R.N. Misra, C.J.
1. The petitioner is a Government of Orissa Corporation and challenge in this application is to the direction of the Assistant Collector, Central Excise and Customs, Opposite party No 1, in Annexture-4, dated 7-11-81, demanding payment of central excise duty on railway sleepers, sawn fire-wood, manufactured furniture etc. In respect of sleepers, the petitioner contends that similar demands had been raised for an earlier period between June, 1977 and 31-12-78 and the demands were challenged in appeal. The appellate authority, being the Appellate Collector of Central Excise, vacated the demands by decision dated 26-6-81 in Annexture-1. In regard to furniture, by order dated 20th February, 1981, in terms of review u/s. 35A(2) of the Central Excises & Salt Act, 1944 the Collector under the Act held that no levy was maintainable. Notwithstanding these decisions, the direction under Annexure 4 has been issued and such demand, therefore, should be quashed.
2. It is not the case of the opposite parties that any changed circumstances, either by amendment of law or factual aspects being different, have come into existence to support the demand under Annexure-4, but the learned Standing Counsel has contended that there is no res judicata under the Act and merely because the appellate authority has held on the same set of facts relating to a previous period that the demand is not exigible, there is no bar for the statutory authority to exercise his powers and raise a demand in terms of Annexure-4. The learned Standing Counsel however indicates that the Union Government and its authorities are proposing to dispute the correctness of the appellate decision before authorities under the Statute and, therefore, they have raised the demand in question.
3. We do not think this should be the attitude of the Union Government. The demand is under the Statute and the statutory appellate authority, on the set of facts which are common both to the period when relief was granted and the period for which the impugned demand has been made, has already determined that no levy is exigible. As long as the appellate order stands, it must be duly respected and only when the revisional authority vaca-tes the order and holds that the decision of the appellate authority is wrong and the demand was justified, no demand should be raised. It has been indicated on more than one occasions by the Supreme Court with reference to directions of the Appellate Tribunal under the Income Tax Act that such directions are binding and decisions rendered by appellate authorities should be respected by the subordinate revenue authorities and no attempt should be made to wriggle out of the binding decisions of higher authorities as long as they remain in force. The same principle should be applied to the present set of facts and we are, therefore, inclined to take the view that the demand under Annexure-4 should be set aside but we would make it clear that in the event of the appellate orders being vacated, under the Statute the liability would revive and notwithstanding our quashing Annexure-4 the statutory authority would be entitled to raise a demand in terms of the decision which may be ultimately sustained under the Statute.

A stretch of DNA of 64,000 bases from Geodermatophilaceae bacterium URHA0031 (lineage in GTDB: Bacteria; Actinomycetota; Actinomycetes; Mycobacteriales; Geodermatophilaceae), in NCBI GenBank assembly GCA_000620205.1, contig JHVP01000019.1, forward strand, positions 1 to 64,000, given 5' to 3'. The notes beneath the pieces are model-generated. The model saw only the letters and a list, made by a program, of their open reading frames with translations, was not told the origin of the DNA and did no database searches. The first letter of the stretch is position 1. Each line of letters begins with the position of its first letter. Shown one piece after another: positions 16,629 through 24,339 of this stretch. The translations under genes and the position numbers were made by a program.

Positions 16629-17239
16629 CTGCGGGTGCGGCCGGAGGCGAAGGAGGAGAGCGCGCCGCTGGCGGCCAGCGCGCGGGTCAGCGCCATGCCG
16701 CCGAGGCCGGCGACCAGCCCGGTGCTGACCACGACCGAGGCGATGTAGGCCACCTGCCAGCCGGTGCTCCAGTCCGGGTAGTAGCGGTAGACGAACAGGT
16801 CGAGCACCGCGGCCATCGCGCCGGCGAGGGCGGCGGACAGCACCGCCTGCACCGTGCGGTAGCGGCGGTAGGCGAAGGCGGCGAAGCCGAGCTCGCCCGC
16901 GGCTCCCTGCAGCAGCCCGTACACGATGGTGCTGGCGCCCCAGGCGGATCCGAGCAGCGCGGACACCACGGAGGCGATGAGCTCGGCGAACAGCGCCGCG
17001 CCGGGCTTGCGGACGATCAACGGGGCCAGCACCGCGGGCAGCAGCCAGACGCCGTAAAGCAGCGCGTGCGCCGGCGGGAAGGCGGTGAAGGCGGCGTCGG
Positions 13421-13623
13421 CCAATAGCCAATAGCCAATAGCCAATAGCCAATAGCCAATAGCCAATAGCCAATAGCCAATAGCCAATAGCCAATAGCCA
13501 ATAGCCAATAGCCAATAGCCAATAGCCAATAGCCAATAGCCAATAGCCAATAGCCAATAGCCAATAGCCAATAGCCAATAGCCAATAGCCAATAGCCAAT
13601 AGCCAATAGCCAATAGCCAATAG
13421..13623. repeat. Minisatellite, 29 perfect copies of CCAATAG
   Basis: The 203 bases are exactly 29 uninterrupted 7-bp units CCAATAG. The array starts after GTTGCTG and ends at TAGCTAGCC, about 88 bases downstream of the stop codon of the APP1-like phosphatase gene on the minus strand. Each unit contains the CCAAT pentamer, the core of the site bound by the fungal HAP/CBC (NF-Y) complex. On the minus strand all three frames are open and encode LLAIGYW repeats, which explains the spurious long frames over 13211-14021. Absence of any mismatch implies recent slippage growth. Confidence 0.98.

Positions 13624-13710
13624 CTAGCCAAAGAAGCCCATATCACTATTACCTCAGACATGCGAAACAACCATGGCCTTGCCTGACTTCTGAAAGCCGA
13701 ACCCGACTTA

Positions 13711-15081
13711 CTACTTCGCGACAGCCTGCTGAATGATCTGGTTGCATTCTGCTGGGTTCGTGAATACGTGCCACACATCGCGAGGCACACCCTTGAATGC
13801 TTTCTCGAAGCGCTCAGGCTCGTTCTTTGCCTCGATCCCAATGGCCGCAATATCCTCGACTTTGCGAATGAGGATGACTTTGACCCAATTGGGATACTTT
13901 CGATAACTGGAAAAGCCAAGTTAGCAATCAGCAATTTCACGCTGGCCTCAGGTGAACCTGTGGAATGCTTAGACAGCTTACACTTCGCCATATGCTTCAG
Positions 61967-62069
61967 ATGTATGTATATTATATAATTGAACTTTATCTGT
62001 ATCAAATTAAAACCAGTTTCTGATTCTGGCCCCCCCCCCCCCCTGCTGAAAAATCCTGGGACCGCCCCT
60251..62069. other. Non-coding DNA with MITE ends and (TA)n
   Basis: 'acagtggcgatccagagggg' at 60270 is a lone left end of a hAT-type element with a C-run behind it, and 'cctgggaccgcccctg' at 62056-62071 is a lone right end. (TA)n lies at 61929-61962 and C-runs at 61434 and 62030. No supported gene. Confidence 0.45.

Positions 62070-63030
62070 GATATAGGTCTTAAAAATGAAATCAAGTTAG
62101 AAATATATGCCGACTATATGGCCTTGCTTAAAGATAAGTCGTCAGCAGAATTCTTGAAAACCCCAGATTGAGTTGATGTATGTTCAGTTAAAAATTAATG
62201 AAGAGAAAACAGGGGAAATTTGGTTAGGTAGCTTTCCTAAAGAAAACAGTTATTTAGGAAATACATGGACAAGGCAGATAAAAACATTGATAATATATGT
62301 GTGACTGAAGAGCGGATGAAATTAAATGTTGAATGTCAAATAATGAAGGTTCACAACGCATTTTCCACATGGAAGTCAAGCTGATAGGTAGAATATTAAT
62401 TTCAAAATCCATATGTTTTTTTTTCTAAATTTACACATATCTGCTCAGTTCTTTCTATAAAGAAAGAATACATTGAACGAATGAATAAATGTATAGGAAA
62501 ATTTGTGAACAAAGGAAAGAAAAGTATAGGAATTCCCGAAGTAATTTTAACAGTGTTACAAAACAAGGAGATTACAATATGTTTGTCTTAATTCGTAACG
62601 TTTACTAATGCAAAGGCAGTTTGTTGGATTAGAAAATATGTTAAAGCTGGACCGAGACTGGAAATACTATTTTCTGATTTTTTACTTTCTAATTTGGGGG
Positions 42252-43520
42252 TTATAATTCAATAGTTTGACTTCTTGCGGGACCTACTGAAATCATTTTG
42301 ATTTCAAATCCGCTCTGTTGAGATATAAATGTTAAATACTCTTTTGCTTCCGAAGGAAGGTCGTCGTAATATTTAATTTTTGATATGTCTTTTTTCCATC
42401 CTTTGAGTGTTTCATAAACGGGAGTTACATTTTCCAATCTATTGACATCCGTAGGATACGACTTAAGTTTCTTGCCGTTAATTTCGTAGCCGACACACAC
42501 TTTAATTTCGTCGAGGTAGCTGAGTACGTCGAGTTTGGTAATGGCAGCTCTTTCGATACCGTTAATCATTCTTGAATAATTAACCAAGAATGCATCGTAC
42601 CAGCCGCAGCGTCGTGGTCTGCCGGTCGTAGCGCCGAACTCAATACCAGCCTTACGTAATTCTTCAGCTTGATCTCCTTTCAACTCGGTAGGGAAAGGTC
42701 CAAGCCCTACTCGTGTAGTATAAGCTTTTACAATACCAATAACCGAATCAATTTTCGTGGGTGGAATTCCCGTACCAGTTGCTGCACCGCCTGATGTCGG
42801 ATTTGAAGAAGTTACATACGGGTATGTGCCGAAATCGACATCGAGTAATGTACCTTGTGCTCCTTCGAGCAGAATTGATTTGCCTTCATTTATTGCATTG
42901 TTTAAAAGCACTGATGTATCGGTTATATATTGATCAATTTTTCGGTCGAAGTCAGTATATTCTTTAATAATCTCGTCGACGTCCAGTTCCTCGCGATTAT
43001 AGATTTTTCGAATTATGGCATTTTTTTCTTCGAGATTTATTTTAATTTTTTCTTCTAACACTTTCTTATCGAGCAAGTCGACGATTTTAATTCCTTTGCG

4. The learned Standing Counsel points out that the demand under the Statute has to be raised within six months from the period when it becomes due and it is quite possible that the revision may not be disposed of within the time and, therefore, in case the direction which we propose to make is given, the bar of limitation may set in. While quashing Annexure-4, we leave it open to the statutory authorities to move the revisional authority to dispose of the revision expeditiously. If even after such action has been taken, the revision be pending and is not disposed of within six months, it would be open to the Assistant Collector, Opposite party No. 1, to raise a demand and notify the same to the petitioner, but the same would not at all be enforceable. Such demands would ultimately be disposed of in terms of the final decision that may be taken by the revisional authority.
5. In regard to the self removal procedure, counsel for the petitioner wants permission to collect the duty inasmuch as in the event of liability ultimately being sustained, it would become difficult for it to collect the demand from the customers. The learned Standing Counsel says that if any amount is collected it should be deposited with the Department and should not be permitted to be kept by the petitioner inasmuch as the collection would have the statutory colour. Mr. Mohanty for the petitioner says that these amount so collected would be deposited with a Bank in a Fixed Deposit Account for a term bearing interest at the approved bank rate and if the statutory liability is ultimately sustained the amount may be taken over. To meet such a contention, the learned Standing Counsel says that he is also prepared that the amount may be made over to the Department but would not be appropriated towards general revenue and would be deposited in a special account with a bank which would bear interest. He concedes that in the event of the petitioner's stand succeeding, the amount along with the interest accrued thereon may be taken by the petitioner to be disbursed to the person from whom it may have been collected. The amount which would be in the Fixed Deposit Account should be transferred to the petitioner within one month from the final disposal of the revision.
6. This disposes of the writ application. No costs.